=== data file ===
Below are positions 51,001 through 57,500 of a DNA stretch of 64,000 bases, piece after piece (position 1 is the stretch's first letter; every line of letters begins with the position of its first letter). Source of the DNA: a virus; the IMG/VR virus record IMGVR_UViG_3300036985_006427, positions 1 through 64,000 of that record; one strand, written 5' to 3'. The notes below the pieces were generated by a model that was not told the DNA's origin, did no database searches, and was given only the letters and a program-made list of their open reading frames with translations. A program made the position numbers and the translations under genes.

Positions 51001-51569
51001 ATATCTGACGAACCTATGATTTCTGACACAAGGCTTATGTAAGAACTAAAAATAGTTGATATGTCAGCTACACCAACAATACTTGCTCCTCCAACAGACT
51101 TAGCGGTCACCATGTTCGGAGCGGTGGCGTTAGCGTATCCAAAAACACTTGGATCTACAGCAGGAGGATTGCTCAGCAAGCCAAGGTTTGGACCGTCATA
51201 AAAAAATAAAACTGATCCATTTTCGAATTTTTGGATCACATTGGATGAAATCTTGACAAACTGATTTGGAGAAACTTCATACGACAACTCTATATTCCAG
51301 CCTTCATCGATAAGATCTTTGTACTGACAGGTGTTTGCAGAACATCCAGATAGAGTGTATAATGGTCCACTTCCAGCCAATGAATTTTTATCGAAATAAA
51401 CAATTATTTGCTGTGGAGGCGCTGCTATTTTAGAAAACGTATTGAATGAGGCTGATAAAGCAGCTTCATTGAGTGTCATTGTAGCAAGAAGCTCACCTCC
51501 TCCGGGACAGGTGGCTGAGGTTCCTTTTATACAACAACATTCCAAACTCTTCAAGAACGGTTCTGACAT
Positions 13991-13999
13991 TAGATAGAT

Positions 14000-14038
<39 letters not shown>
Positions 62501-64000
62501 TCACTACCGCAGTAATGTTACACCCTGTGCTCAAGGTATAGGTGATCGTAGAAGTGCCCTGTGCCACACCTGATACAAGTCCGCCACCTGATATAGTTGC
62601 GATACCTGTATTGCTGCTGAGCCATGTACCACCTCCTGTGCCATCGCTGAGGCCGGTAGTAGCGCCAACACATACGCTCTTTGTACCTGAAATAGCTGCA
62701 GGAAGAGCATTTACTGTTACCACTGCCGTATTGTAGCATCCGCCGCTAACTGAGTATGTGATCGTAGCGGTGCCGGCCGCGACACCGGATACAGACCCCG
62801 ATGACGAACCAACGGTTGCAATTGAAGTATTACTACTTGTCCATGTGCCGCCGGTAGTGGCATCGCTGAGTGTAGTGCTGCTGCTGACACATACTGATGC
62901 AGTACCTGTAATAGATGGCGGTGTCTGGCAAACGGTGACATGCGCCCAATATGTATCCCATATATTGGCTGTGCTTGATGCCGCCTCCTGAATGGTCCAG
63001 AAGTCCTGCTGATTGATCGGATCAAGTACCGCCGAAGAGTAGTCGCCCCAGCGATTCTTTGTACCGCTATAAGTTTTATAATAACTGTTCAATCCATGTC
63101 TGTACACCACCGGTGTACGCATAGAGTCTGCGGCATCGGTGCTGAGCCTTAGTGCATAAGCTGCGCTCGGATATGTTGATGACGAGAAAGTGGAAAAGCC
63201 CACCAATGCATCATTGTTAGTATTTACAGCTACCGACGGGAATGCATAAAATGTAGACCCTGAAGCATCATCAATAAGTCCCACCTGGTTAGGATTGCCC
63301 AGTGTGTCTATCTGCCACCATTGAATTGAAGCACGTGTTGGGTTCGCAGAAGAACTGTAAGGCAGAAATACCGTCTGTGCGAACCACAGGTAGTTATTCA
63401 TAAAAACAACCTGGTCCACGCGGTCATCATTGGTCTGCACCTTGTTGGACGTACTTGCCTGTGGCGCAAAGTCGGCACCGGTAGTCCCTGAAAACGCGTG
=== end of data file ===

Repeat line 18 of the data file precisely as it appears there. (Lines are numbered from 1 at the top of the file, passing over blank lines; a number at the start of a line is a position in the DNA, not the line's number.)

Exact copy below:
62901 AGTACCTGTAATAGATGGCGGTGTCTGGCAAACGGTGACATGCGCCCAATATGTATCCCATATATTGGCTGTGCTTGATGCCGCCTCCTGAATGGTCCAG